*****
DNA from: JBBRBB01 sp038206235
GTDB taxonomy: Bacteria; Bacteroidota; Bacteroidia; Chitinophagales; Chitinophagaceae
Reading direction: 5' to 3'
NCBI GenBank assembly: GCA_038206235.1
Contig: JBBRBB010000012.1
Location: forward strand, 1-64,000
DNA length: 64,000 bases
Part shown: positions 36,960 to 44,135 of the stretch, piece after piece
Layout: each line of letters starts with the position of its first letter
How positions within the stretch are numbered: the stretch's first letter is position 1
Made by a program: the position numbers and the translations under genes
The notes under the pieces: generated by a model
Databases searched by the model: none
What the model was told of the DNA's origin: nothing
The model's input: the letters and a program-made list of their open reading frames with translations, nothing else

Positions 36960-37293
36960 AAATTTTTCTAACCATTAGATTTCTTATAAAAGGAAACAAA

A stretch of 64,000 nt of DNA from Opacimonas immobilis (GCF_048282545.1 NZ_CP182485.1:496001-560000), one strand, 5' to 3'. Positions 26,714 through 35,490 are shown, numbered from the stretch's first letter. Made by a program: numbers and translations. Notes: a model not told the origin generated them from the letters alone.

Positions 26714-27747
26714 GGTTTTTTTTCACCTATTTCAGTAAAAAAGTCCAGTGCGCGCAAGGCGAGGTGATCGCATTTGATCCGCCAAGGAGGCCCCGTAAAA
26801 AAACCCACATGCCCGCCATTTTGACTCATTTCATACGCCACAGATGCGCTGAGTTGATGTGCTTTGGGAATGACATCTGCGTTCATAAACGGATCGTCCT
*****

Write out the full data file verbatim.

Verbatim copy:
DNA from: JBBRBB01 sp038206235
GTDB taxonomy: Bacteria; Bacteroidota; Bacteroidia; Chitinophagales; Chitinophagaceae
Reading direction: 5' to 3'
NCBI GenBank assembly: GCA_038206235.1
Contig: JBBRBB010000012.1
Location: forward strand, 1-64,000
DNA length: 64,000 bases
Part shown: positions 36,960 to 44,135 of the stretch, piece after piece
Layout: each line of letters starts with the position of its first letter
How positions within the stretch are numbered: the stretch's first letter is position 1
Made by a program: the position numbers and the translations under genes
The notes under the pieces: generated by a model
Databases searched by the model: none
What the model was told of the DNA's origin: nothing
The model's input: the letters and a program-made list of their open reading frames with translations, nothing else

Positions 36960-37293
36960 AAATTTTTCTAACCATTAGATTTCTTATAAAAGGAAACAAA

A stretch of 64,000 nt of DNA from Opacimonas immobilis (GCF_048282545.1 NZ_CP182485.1:496001-560000), one strand, 5' to 3'. Positions 26,714 through 35,490 are shown, numbered from the stretch's first letter. Made by a program: numbers and translations. Notes: a model not told the origin generated them from the letters alone.

Positions 26714-27747
26714 GGTTTTTTTTCACCTATTTCAGTAAAAAAGTCCAGTGCGCGCAAGGCGAGGTGATCGCATTTGATCCGCCAAGGAGGCCCCGTAAAA
26801 AAACCCACATGCCCGCCATTTTGACTCATTTCATACGCCACAGATGCGCTGAGTTGATGTGCTTTGGGAATGACATCTGCGTTCATAAACGGATCGTCCT